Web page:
Anciients Guitarist Chris Dyck Discusses Juno Nomination + More

By Andrew Bansal

Canadian progressive metal quartet Anciients have made rapid strides as a band in the past year or so, releasing a fantastic debut album called ‘Heart Of Oak’ and following it up with some high-profile touring. Now, they’ve been able to add another feather to their cap with a nomination for Canada’s prestigious Juno award. Guitarist/vocalist Chris Dyck spoke to Metal Assault to discuss this nomination, the band’s upcoming Euro tour, and more. 

Chris, it’s good to have you again on Metal Assault. First of all, what has Anciients been up to lately?

Well, we got home from that Tesseract/Scale The Summit tour last year, we were supposed to do the Sepultura tour after that but of course that didn’t happen, so we went home and we did a Vancouver show when we got back, which was really, really good. We also went down to Portland and played a one-off show with our buddies in Lord Dying. Other than that, we’ve been writing and we have one new finished song which is about 11-12 minutes long. We played it live twice now. We did a show at the Rickshaw Theatre here in Vancouver recently, and then we had a show at CBC to be broadcast on radio the other night. It was just us, playing a free show at their studio in Vancouver. In April we go out to Europe for three weeks with the Relapse band ASG. That should be really cool. We’re doing Roadburn Fest and both the Desert Fests, one in Germany and the other in London. Coming back from that, I think we’re planning on a cross-Canada headline tour for June-July. So that’s the touring plan, and in March here before we go to Europe, we’ve got the Juno nomination. That’s a big deal for us Canadians. It’s like the Grammy for us!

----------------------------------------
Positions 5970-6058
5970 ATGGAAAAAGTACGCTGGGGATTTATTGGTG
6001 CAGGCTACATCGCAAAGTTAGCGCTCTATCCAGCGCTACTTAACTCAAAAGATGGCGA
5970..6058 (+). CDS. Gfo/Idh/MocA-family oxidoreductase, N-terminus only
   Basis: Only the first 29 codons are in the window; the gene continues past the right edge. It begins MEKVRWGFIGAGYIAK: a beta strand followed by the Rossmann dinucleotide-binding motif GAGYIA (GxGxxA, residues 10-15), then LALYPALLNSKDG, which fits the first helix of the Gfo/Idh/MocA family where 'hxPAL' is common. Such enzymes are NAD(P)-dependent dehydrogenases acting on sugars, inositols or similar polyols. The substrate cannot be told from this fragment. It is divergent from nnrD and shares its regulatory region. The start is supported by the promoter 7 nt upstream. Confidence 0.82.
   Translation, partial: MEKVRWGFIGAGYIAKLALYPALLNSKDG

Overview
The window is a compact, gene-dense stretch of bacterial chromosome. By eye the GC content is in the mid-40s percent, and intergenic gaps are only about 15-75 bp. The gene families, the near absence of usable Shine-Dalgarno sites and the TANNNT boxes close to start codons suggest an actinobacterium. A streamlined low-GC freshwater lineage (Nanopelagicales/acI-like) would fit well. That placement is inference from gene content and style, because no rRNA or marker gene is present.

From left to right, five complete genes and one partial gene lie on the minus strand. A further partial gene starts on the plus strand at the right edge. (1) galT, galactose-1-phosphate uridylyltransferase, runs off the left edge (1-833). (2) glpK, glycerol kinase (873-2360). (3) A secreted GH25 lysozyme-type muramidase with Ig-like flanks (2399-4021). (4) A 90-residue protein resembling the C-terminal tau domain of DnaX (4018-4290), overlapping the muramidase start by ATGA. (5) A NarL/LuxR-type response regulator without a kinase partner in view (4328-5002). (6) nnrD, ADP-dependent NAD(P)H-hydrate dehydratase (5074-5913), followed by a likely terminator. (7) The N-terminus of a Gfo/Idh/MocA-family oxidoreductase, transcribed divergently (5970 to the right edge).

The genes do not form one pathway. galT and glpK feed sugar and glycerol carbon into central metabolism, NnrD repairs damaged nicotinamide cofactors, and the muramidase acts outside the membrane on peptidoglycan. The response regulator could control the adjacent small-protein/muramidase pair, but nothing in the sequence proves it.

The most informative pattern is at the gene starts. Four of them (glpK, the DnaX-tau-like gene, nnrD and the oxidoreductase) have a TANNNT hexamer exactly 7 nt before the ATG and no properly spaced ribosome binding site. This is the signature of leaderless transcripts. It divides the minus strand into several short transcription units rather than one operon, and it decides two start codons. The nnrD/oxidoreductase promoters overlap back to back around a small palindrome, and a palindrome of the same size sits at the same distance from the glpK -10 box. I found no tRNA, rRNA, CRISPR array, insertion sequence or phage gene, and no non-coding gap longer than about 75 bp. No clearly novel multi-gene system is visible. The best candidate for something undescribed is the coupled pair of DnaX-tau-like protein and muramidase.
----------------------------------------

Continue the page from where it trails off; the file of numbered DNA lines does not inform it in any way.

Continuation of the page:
Yeah, that’s the main thing we’re going to talk about in this interview. What does that nomination mean to you?

Well, a thing like that depends on how ‘punk rock’ your attitude is, and I know people who are really punk rock and pretty DIY that would still be stoked if they were nominated. They may say they wouldn’t be, but they definitely fucking would be. Yeah, as a Canadian, it means quite a lot! It’s like being nominated for a Grammy if you lived in the States, essentially. It’s a big deal for any band or artist. The bands that are nominated alongside us, if you had told me when I was a kid that I would be nominated for a Juno with Gorguts in 2014, I would have told you to beat it. So it’s pretty cool, man. There’s a big Canadian band called Voivod that’s absent from the list. I’m not sure why they’re absent, but I guess we beat them out to make it on to that short list, so that’s pretty amazing, specially for a band that’s just got one record out. We’re pretty humbled, and proud of it. So we’re going to the Juno Awards to check it out, man. I know it’s just going to be weird to be on the same TVevent as Celine Dion, Michael Bublé, Justin Bieber, Fiest and all that. It’s going to be super-weird!